The US supported "anti-terror" warlords have been dealt a blow in Mogadishu by other factions rallying around a sharia court system -- possibly one of the few working social "organizations" in Somalia that is not tinged by ethnic and clan allegiances.
And as opposed to the more directly greed-based warlord-system, it comes with an ethics of social interaction. At the face of things, it is logical for the US to have chosen a number of warlords to support the case against terrorist breeding grounds. But only apparently, when the setup is not conceived holistically; where all actors are not given some legitimacy. A logic of complete friend-foe distinction doesn't function when we are dealing with counter-insurgency-type goals. Moreover, and concomitantly, just because we choose to bet on some guys (chosen for pragmatic reasons), it doesn't mean that their victory will be ours -- or that the opposite is the case.
An interesting analysis Reuters analysis by C. Bryson Hull looks for the positive outcomes of the events:
Despite vows by the Islamist leaders to create a Muslim state, many diplomats said U.S. fears of Somalia becoming a terrorist base were overblown and that on the contrary, the new order may be a boost for peace. "In all likelihood, this may lead to some substantial progress in Somalia. It's quite an opening," a European diplomat involved in Somalia's peace process told Reuters on condition of anonymity. The only catch, the diplomat said, is that "most Western governments, when they hear sharia courts, think 'terrorists'."John Prendergast's column in the Washington Post: "Our Failure in Somalia" explains the dilemmas of making counter-insurgency by proxy in a country where there is no state -- and goes on to call for a more sustained state-building mission:
The courts deny any al Qaeda links, although one senior Islamic court leader, Adan Hashi Ayro, was trained in Afghanistan and is suspected of involvement with the group. Security experts and diplomats say there are training camps in and around Mogadishu and that a handful of al Qaeda operatives are there. The Islamists were quick to try and calm fears they were harbouring al Qaeda by saying they shared "no objectives, goals or methods with groups that sponsor or support terrorism".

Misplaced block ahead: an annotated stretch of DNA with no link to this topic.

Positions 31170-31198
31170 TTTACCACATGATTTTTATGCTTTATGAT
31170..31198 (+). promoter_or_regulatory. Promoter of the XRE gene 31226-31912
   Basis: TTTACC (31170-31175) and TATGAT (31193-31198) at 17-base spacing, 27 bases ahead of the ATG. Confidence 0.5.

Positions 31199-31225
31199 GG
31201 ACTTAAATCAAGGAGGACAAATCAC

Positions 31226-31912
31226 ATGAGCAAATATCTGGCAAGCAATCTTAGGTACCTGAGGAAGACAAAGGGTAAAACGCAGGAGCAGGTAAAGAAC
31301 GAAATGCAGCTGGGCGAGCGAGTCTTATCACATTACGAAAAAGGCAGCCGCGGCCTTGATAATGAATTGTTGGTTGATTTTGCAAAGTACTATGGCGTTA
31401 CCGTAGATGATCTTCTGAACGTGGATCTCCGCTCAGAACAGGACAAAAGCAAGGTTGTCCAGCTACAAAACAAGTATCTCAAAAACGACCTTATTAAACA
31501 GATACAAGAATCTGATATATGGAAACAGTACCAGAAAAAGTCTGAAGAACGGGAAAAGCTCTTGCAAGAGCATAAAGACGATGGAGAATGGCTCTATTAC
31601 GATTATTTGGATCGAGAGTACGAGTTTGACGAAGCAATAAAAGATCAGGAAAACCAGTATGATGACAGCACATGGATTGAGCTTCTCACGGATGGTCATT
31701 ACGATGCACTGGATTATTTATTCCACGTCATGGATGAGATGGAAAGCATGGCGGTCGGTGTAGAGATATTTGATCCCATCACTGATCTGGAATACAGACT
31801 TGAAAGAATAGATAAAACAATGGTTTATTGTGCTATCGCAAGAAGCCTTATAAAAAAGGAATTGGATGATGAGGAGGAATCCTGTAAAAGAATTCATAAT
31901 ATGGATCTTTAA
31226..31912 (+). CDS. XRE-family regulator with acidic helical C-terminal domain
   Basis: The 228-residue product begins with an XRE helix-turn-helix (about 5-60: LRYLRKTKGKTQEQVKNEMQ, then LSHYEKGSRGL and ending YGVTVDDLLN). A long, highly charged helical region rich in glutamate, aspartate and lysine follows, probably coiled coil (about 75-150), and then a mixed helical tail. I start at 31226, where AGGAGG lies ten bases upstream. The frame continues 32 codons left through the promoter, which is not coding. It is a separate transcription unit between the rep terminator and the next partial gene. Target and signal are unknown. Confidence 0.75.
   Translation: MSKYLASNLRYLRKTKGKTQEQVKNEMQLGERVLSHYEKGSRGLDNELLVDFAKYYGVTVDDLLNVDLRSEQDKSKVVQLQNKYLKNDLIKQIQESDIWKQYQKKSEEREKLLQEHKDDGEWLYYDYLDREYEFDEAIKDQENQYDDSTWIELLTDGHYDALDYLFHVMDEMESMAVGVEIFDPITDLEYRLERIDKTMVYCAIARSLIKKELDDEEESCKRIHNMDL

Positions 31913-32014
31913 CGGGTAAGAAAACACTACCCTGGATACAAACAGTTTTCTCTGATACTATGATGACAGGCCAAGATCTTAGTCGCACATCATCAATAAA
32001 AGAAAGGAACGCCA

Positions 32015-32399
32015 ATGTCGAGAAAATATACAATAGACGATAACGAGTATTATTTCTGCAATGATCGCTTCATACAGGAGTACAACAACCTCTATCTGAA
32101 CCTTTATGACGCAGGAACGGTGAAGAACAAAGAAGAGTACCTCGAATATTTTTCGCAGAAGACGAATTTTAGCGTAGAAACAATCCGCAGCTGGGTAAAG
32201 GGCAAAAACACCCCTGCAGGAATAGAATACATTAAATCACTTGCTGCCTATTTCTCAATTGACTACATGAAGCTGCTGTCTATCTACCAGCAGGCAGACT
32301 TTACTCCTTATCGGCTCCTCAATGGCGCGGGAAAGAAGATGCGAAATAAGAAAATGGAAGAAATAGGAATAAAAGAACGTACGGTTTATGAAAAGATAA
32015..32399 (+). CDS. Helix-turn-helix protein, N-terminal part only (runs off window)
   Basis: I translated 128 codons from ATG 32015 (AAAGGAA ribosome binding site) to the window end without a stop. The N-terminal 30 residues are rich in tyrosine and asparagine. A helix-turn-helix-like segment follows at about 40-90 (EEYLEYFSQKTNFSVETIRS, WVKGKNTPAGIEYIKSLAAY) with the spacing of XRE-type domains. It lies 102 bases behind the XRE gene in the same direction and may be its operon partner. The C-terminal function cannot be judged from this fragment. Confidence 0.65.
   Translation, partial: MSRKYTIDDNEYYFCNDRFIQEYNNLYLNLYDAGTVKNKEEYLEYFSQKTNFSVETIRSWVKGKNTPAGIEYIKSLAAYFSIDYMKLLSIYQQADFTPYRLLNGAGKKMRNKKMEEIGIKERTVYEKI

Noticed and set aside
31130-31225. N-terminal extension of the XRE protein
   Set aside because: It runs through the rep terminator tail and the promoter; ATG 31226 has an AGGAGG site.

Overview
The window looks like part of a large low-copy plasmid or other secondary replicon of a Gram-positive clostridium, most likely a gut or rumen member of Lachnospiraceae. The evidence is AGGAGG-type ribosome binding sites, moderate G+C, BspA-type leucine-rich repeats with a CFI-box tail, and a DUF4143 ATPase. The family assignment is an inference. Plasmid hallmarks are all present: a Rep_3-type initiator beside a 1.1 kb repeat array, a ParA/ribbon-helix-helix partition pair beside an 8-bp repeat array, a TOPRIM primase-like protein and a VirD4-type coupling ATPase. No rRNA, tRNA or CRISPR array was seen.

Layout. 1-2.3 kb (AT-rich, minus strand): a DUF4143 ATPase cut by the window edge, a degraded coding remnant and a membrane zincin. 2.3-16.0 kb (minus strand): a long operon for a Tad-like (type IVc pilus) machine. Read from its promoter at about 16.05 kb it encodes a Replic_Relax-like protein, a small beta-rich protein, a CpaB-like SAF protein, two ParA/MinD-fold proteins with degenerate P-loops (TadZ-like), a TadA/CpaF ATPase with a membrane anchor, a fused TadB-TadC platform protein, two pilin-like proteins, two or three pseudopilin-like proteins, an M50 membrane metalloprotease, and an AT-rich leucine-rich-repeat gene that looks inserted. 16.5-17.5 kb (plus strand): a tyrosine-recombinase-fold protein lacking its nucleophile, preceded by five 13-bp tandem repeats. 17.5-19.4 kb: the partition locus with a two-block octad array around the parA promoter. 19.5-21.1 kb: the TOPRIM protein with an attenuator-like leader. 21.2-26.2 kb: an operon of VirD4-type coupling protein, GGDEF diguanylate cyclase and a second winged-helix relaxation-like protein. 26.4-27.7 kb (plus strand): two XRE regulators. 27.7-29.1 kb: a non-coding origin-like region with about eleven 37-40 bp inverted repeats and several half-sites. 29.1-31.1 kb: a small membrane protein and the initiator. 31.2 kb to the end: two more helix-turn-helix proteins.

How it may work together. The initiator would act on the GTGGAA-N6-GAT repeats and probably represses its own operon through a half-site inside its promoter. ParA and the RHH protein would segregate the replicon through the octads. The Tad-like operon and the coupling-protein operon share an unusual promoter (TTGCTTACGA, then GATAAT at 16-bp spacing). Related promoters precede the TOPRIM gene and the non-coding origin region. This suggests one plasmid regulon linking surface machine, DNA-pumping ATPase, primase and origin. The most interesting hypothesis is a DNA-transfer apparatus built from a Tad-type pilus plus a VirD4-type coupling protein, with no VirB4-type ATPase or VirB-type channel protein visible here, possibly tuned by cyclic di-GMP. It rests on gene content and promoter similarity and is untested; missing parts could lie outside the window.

Now "our" warlords -- and by extension our counterterrorism strategy -- have been dealt a crushing defeat by the Islamists, as the latter have consolidated control of Mogadishu. Our short-term interest in locating al-Qaeda suspects has thus been undermined, and the risk of a new safe haven being created for international terrorists has been greatly increased. (...)
A successful counterterrorism effort would require the United States to pull the political and military threads together into a coherent strategy of broader engagement. U.S. officials and those from other governments throughout the region uniformly have told me that long-term counterterrorism objectives can be achieved only by American investment in the Somali peace process. Yet the State Department has just one full-time political officer working on Somalia -- from neighboring Kenya, and he was just transferred out of the region for dissenting from the policy on proxy warlords. Somalia's ineffectual transitional government remains confined to the shaky central town of Baidoa, where it is still struggling to overcome internal divisions.
A functioning government that could ensure security would be a win-win scenario for Somalis and the United States, enabling the state apparatus to address the criminality and extremism that undermine progress in the country. This would provide a real partner for the war on terrorism in an area that has a track record for exporting trouble. (...) The United States can no longer afford not to engage more deeply and directly in state reconstruction efforts in Somalia. It is in our national security interest to do so. (Emphasis added.)
Two points on Prendergast: 1) He peddles an unproven point on terror and failed states, 2) State Department must enter the fray: one guy doesn't cut it.
1) As I have stated before, it is a very open question whether the failed states of the world deserve our attention in the short term on the ground that they feed terrorists. The claim is very widespread, but I think it is not substantiated. What is substantiated though, is the interest we have in the long term in building secure and stable and democratic states, thus shrinking the World's zone of risk, and minimizing its bad spill-over to ourselves. In the middle term, alleviating the risk for local and regional spill-over is enormously important. Regional spill-over effects have been important drivers of many African conflicts, notably in West Africa and the conflicts in Congo (just to underpin the regional dynamics already in play, Kenya just rejected one newly emigrated warlord).
Later update: nicely corresponding article in the Washington Post, "Guns Finally Silent in Somalia's Capital" -- plus AP's "Somali Islamic Leader Blasts US".